writing RSA key

Step #6: Create certificate

Finally, generate SSL certificate i.e. sign your SSL certificate with your own .csr file for one year:
# openssl x509 -req -days 365 -in self-ssl.csr -signkey self-ssl.key -out self-ssl.crt
Sample outputs:

Signature ok
subject=/C=IN/ST=Delhi/L=New Delhi/O=nixCraft LTD/OU=IT/CN=theos.in/emailAddress=webmaster@nixcraft.com
Getting Private key

Step #7: Configure the Certificate for nginx

Edit /etc/nginx/virtual/theos.in.conf, enter:
# vi /etc/nginx/virtual/theos.in.conf
The general syntax is as follows for nginx SSL configuration:

server {
    listen               443;
    ssl                  on;
    ssl_certificate      /path/to/self-ssl.crt;
    ssl_certificate_key  /path/to/self-ssl.key;
    server_name theos.in;
    location / {
       ....
       ...
       ....
    }
}

Here is my sample config for theos.in:

server {
    ###########################[Note]##############################
    ## Note: Replace IP and server name as per your actual setup ##
    ###############################################################
    ## IP:Port and server name
        listen 75.126.153.211:443;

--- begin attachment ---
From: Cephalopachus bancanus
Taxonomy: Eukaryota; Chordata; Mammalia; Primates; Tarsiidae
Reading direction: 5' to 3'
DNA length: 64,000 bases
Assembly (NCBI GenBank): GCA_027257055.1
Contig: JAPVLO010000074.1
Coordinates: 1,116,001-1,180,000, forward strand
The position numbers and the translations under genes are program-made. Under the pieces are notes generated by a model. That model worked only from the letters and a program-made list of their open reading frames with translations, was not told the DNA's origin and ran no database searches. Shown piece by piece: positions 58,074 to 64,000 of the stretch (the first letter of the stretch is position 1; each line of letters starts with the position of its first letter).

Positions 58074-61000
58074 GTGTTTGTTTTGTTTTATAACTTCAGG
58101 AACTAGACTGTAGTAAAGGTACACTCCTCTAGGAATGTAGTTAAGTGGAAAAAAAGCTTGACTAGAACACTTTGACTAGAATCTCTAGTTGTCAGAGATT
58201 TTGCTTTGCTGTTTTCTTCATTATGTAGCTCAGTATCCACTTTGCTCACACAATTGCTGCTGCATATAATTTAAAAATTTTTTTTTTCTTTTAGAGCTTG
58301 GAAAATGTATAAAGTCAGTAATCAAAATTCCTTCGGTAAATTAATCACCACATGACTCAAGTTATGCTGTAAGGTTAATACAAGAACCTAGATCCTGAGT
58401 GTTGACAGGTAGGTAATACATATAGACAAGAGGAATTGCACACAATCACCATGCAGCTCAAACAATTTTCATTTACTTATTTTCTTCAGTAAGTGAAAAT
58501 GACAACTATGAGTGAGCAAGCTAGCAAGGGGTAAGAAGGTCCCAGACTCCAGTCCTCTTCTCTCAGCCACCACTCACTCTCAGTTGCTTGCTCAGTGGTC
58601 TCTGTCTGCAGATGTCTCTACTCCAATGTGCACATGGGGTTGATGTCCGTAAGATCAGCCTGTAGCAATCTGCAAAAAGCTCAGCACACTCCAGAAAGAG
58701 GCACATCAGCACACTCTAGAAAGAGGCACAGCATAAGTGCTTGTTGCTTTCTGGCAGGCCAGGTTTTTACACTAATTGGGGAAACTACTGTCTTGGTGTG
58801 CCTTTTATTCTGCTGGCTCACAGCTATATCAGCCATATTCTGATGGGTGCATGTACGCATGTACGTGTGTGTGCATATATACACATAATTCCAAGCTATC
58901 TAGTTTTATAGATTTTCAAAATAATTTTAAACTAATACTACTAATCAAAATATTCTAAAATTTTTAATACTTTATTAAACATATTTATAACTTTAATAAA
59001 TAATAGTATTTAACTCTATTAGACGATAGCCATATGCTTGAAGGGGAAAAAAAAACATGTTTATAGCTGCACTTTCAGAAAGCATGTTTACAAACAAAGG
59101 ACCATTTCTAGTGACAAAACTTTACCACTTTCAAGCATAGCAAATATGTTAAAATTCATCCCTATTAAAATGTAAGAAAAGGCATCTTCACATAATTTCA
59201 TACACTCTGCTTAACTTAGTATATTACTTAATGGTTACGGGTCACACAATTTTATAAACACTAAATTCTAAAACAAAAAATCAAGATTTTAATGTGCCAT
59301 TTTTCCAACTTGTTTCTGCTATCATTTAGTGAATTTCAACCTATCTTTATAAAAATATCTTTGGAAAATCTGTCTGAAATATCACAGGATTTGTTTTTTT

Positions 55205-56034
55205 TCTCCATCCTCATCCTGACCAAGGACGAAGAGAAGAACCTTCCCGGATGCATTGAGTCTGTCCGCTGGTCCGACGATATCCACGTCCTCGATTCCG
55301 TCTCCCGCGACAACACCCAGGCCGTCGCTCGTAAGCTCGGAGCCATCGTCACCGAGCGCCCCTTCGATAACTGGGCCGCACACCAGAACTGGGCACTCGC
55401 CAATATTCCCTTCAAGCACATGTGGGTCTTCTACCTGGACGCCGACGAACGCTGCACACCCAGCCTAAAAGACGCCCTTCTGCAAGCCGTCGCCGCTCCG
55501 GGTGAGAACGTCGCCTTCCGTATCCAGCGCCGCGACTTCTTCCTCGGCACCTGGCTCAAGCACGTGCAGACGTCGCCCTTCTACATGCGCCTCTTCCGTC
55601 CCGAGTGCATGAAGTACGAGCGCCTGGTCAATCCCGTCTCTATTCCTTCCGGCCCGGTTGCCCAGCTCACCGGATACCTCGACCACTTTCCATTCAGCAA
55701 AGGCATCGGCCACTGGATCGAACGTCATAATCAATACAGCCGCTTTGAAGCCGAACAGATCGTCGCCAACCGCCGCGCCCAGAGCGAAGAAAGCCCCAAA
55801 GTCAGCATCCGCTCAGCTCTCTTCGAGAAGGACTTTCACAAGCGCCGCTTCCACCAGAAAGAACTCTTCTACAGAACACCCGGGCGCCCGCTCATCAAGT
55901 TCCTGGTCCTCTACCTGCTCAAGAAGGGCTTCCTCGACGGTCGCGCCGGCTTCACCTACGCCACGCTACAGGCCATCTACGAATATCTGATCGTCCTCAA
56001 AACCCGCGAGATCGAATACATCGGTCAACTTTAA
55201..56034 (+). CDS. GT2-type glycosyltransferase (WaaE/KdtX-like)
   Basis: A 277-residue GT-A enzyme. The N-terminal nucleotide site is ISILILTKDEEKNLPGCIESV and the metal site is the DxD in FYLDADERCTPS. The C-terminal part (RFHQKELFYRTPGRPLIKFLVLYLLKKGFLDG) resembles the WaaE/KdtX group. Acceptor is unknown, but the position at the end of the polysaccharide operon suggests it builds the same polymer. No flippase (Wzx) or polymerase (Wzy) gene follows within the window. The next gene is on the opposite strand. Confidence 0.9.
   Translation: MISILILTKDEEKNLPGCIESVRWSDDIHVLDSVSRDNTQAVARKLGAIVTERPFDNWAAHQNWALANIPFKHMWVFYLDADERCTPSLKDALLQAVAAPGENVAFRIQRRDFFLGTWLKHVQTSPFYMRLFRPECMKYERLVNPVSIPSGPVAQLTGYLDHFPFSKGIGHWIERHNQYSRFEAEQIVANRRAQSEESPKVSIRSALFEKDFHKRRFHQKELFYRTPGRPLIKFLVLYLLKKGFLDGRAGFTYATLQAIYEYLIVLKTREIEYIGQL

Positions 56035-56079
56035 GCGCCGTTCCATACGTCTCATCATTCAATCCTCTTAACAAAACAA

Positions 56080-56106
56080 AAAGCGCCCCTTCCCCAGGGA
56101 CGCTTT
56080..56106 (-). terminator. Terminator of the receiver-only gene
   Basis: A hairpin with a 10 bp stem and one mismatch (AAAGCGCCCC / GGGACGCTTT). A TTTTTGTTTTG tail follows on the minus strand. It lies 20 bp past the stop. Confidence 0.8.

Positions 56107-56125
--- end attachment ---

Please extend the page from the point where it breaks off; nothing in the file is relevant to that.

server_name theos.in;
    ## SSL settings
        ssl on;
        ssl_certificate /etc/nginx/ssl/theos.in/self-ssl.crt;
        ssl_certificate_key /etc/nginx/ssl/theos.in/self-ssl.key;
    ## SSL caching/optimization
        ssl_protocols        SSLv3 TLSv1 TLSv1.1 TLSv1.2;
        ssl_ciphers RC4:HIGH:!aNULL:!MD5;
        ssl_prefer_server_ciphers on;
        keepalive_timeout    60;
        ssl_session_cache    shared:SSL:10m;
        ssl_session_timeout  10m;
    ## SSL log files
        access_log /var/log/nginx/theos.in/ssl_theos.in_access.log;
        error_log /var/log/nginx/theos.in/ssl_theos.in_error.log;
    ## Rest of server config goes here
        location / {
                proxy_set_header        Accept-Encoding   "";
                proxy_set_header        Host              $http_host;
                proxy_set_header        X-Forwarded-By    $server_addr:$server_port;
                proxy_set_header        X-Forwarded-For   $remote_addr;
                proxy_set_header        X-Forwarded-Proto $scheme;
                proxy_set_header        X-Real-IP               $remote_addr;
                proxy_next_upstream error timeout invalid_header http_500 http_502 http_503 http_504;
                ## Hey, ADD YOUR location / specific CONFIG HERE ##